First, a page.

She wants to save religion from fundamentalism. Alas the nature of religion is inherently fundamentalist but she does not yet want to admit that. Many people on the journey to reason are in her same position. There is just too much that have to throw out and it can be scary and frightening to surrender the assurances you have from faith. It is so easy to accept answers that are already formed and so hard to think things through yourself.

Armstrong loves religion but hates fundamentalism. She says you “can’t equate true religion with hatred.” She says of the fundies: “If these people went to a psychiatrist, they would be diagnosed with a psychological disorder. The fact that so many people subscribe to this shows a profound unease, fear, a feeling of impotence, rage and pent-up fury.”

But these are people who also feel safe. They feel as if they have answers. They now have a security and a feeling of belonging. And there is no lack of feel superior to those who may well be their superiors. I remember riding on a church bus with some fundamentalists going past the million dollar apartments on Chicago’s Gold Coast and having one low class fundamentalist with little education and less likelihood of ever being a financial success, look up at the rich people and saying how he is superior to them because he has Jesus and those “poor” people up there will burn in hell. There is no lack of envy in the true sense among such people.

In the Washington Post Armstrong is asked if she believes in God. She responds like most non-literalist Christians do these days: “It’s a mistake to define God. I gave it up a long time ago.... To define literally means to set limits. That is a travesty to try to define a reality that must go beyond human thinking.”

I have Christian friends, even ministers, who grapple with this problem all the time. And they end up journeying in a direction where their term God is devoid of meaning. Think of what Armstrong is saying here? Let me take her to mean what she said. I ask her to tell me about her God. What can she do? Not a whole lot. She can’t tell me anything that gives the term meaning. Meaning means definition and she says that is a mistake.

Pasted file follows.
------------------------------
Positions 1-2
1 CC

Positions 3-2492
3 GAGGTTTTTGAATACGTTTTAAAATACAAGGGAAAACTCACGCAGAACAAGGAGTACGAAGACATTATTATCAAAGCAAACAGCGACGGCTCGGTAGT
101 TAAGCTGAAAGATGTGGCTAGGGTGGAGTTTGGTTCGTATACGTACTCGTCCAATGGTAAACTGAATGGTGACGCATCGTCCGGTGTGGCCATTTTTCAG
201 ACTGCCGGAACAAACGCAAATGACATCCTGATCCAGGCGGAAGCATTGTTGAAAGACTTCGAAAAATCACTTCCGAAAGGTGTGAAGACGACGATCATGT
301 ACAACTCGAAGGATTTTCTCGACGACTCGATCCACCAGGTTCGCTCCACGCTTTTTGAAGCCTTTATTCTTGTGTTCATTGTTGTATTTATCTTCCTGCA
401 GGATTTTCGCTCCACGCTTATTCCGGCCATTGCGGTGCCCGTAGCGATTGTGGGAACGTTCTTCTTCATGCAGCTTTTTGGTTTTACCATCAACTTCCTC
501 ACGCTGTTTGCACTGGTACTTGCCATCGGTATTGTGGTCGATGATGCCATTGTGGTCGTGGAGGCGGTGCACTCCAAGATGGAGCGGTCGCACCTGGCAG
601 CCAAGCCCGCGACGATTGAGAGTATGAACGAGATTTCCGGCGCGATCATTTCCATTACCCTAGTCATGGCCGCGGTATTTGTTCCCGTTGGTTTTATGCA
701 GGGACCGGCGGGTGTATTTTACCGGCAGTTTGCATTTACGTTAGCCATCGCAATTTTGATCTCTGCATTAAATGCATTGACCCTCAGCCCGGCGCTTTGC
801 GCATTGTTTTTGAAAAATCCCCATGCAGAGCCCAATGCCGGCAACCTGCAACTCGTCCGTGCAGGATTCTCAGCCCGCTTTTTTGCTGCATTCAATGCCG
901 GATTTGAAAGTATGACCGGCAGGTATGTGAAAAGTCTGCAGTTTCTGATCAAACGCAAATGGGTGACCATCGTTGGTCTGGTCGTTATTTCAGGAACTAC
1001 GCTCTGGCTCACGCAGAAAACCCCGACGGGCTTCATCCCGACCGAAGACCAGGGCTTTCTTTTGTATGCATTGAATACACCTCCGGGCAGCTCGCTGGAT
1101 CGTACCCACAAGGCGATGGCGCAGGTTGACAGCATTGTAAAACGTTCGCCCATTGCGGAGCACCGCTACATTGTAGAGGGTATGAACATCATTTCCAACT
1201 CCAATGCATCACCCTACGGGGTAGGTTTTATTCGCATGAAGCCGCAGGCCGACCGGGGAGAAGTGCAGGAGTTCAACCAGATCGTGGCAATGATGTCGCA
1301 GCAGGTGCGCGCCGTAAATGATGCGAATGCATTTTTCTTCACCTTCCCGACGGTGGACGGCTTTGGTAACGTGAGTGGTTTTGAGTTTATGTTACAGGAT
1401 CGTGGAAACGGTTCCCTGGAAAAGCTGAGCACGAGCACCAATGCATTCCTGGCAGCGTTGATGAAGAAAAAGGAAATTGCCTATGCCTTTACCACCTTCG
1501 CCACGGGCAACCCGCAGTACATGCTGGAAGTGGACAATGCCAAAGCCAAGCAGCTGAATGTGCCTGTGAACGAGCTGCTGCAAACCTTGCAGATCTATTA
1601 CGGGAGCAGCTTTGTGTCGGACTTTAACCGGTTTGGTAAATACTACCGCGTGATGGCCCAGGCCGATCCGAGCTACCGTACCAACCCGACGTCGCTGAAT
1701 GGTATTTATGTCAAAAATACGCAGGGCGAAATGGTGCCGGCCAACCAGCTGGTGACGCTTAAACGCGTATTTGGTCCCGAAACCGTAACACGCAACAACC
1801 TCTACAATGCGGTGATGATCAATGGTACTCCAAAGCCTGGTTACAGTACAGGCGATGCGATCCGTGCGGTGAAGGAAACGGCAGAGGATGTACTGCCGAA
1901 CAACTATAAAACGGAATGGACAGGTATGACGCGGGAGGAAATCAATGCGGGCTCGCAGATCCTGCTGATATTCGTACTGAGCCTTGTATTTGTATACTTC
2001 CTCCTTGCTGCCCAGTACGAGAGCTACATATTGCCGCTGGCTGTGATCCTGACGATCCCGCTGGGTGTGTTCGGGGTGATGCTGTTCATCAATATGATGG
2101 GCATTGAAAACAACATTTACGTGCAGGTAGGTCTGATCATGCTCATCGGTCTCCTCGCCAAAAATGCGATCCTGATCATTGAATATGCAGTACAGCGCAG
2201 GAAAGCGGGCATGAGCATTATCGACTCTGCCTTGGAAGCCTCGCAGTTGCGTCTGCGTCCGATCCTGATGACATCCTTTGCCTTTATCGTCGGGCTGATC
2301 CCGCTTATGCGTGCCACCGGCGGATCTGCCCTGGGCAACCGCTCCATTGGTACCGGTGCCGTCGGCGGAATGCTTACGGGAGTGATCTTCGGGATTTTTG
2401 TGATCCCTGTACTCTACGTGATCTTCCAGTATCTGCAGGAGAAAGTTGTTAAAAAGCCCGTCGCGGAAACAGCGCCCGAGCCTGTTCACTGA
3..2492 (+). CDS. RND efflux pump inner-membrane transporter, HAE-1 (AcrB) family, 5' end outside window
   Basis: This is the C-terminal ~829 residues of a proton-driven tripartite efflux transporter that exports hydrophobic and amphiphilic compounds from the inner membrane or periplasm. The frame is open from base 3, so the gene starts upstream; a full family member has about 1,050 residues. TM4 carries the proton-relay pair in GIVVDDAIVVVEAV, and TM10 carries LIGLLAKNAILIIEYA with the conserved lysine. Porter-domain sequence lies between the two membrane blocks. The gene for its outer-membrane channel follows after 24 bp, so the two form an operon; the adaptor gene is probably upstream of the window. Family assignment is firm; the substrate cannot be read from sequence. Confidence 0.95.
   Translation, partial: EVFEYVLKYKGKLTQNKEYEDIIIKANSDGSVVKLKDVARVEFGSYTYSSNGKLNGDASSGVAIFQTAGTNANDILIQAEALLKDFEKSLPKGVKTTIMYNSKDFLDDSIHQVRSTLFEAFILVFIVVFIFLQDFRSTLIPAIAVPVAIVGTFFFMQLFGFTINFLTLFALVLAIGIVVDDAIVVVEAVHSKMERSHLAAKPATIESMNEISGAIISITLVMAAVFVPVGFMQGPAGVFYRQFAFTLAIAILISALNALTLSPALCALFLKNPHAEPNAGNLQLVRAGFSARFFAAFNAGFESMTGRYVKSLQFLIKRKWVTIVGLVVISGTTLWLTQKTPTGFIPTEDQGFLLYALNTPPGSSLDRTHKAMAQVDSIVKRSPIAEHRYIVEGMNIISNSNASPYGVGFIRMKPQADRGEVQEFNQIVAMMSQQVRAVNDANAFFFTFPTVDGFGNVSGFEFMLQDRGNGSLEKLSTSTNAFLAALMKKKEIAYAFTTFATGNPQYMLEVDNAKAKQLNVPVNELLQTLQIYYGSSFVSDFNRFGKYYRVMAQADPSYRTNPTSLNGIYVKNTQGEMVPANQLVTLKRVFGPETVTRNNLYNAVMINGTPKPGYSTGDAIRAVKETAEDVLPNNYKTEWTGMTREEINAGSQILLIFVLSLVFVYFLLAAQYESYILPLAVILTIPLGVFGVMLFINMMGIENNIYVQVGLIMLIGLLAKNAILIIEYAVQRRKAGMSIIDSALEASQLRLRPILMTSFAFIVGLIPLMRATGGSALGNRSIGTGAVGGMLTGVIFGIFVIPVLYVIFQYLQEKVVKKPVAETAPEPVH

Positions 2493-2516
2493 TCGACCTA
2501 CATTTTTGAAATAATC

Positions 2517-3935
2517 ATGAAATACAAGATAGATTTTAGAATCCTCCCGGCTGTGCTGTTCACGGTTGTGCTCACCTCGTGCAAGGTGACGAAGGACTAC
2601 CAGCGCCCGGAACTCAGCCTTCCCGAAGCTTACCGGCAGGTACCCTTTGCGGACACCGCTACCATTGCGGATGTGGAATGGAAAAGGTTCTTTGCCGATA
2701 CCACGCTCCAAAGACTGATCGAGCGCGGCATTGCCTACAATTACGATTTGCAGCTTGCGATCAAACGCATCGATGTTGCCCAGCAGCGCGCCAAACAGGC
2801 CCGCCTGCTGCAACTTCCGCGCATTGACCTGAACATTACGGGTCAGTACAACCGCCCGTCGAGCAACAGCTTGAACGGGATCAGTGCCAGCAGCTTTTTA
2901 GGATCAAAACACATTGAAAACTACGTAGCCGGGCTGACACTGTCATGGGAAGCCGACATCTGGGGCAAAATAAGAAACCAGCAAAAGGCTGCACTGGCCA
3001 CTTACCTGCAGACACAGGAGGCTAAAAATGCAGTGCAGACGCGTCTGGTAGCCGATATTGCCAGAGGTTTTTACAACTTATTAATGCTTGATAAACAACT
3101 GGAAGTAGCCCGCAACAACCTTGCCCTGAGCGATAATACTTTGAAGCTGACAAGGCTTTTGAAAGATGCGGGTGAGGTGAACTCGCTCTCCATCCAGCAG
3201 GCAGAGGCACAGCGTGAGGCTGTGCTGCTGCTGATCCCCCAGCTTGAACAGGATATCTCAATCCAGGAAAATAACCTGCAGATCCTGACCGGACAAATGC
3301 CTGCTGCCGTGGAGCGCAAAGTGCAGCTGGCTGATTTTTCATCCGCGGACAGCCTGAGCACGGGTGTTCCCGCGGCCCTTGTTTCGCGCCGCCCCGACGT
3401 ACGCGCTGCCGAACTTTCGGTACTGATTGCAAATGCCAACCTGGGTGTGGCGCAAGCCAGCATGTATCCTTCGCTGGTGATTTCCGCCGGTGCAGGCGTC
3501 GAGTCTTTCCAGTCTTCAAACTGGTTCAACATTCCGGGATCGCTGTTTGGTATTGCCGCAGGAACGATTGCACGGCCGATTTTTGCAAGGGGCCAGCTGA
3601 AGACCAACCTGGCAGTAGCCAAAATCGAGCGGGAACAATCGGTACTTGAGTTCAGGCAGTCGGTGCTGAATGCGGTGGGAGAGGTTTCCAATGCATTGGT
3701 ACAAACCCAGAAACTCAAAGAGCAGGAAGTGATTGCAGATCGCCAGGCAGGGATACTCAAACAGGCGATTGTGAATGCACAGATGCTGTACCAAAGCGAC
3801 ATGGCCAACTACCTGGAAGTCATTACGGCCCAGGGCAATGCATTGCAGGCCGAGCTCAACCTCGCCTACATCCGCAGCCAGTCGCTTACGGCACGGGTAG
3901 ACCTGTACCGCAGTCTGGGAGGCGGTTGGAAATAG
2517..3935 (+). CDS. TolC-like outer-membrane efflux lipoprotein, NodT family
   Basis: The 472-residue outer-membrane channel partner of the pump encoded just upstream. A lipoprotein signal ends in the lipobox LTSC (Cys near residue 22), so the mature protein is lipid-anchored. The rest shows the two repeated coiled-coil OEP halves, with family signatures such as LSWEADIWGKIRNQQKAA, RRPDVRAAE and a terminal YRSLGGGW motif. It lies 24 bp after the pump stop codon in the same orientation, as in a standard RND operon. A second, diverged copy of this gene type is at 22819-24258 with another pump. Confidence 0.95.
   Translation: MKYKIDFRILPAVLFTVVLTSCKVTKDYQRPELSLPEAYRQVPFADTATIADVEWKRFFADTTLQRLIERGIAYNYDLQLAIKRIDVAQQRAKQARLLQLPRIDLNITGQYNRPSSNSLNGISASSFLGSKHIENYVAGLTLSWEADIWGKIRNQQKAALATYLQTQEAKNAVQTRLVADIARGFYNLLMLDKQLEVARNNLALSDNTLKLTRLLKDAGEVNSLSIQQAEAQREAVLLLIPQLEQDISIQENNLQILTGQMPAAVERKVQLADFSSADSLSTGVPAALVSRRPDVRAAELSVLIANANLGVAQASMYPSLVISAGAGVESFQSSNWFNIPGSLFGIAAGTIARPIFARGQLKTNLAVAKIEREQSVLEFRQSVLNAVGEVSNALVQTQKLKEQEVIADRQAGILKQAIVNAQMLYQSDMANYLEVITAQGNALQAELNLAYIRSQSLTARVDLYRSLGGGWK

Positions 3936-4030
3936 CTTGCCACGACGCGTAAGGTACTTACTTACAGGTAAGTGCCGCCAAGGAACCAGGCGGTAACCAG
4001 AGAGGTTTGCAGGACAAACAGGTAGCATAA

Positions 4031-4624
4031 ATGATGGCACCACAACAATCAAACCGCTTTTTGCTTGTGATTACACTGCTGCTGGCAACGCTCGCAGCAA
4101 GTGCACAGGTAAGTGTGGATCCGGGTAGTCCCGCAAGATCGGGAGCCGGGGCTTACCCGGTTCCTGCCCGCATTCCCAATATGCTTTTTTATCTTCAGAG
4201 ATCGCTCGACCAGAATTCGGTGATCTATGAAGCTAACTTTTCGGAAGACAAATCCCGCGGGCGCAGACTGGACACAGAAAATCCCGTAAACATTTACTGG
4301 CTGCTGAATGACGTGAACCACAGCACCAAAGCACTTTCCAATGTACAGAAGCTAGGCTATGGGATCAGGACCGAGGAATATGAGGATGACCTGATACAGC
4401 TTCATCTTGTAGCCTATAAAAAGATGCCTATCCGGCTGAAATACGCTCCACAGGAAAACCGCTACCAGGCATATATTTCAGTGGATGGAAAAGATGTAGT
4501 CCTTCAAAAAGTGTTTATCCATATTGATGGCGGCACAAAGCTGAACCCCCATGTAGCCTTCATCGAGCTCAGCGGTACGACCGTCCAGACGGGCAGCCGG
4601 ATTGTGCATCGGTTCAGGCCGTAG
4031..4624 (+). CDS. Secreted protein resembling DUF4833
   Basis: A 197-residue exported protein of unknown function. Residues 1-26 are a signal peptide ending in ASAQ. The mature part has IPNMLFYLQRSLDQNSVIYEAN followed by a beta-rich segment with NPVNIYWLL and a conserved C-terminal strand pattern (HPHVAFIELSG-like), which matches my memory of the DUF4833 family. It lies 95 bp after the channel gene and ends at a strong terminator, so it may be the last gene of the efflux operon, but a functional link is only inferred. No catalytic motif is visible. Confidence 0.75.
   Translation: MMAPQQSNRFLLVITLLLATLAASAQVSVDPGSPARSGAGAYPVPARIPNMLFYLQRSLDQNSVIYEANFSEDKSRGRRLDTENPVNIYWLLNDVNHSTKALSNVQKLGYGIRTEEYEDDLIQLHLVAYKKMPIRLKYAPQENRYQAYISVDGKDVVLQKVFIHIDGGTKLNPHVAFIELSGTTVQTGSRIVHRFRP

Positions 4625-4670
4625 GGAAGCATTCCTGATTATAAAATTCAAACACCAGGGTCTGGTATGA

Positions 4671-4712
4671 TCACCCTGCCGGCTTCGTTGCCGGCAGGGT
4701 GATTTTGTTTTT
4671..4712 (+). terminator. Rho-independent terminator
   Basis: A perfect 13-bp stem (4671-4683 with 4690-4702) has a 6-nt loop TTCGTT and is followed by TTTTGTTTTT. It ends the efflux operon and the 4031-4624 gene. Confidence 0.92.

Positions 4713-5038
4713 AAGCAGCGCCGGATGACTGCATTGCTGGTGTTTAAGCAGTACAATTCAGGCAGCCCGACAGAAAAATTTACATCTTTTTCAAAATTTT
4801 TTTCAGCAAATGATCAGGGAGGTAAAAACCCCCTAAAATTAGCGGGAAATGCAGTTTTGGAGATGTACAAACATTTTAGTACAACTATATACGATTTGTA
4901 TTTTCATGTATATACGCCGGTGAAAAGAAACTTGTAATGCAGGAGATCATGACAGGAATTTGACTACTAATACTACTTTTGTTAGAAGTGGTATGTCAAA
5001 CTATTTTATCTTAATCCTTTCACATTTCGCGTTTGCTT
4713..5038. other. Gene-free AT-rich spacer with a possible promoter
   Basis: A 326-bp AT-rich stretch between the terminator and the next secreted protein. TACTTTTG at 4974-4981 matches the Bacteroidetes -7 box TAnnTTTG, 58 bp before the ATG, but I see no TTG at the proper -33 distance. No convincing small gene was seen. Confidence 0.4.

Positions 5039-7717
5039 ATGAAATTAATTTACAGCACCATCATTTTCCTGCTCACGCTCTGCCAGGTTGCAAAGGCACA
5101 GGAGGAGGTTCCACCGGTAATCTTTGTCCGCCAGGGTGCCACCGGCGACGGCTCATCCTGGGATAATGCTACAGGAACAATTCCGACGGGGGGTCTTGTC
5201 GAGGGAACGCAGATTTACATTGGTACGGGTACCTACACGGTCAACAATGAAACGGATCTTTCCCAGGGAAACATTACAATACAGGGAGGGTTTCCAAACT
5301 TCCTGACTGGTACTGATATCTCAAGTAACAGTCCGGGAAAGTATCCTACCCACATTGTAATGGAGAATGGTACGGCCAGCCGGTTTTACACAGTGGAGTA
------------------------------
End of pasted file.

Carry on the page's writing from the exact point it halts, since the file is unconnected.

The non-literalist is clearly more humane and sane than the fundamentalist. But holding on to a god that they can’t or won’t define is itself useless. No doubt I could talk to her but would we be able to say anything?

In the end, if you continue your journey, you reach a point where you realize that you can not tell the difference between your concept of God and unbelief. If you take away the concept of a literal meaning, or a definition of some sort you end up with a god who isn’t there. They end up with a package that has no contents but they simply can’t part with the package anyway.

There is a fear that if one says , “I am an atheist” that they will lose something important. All I can do is tell them that is not the case.


Blogger Pirate said...

She is saying what a lot of God fearing people believe. God in omnipresent.

March 30, 2006

Blogger [ghost] said...

So God cannot be defined, or is not definable. According to the Merriam-Webster Online Dictionary, "define" is:

1 a : to determine or identify the essential qualities or meaning of (whatever defines us as human) b : to discover and set forth the meaning of (as a word) c : to create on a computer (define a window) (define a procedure)
2 a : to fix or mark the limits of : DEMARCATE (rigidly defined property lines) b : to make distinct, clear, or detailed especially in outline (the issues aren't too well defined)

So if God can not be made clear, distinct, or detailed, and there is no way to "identify the essential qualities or meaning of" him/her/it... of what use is [the entity] to us?

Mundus vult decipi.

Personally, I think that fundamentalists should stick to their guns with the omnipresent stance.

Of course, examining the universe through the computational information mathematics -- which recently revealed that black holes must perform calculations (the results of which are expressed in Hawking radiation) -- means that omnipresence could not result in omnipotence. :)


March 30, 2006

Blogger Pirate said...

Your slick on that one ghost.

March 30, 2006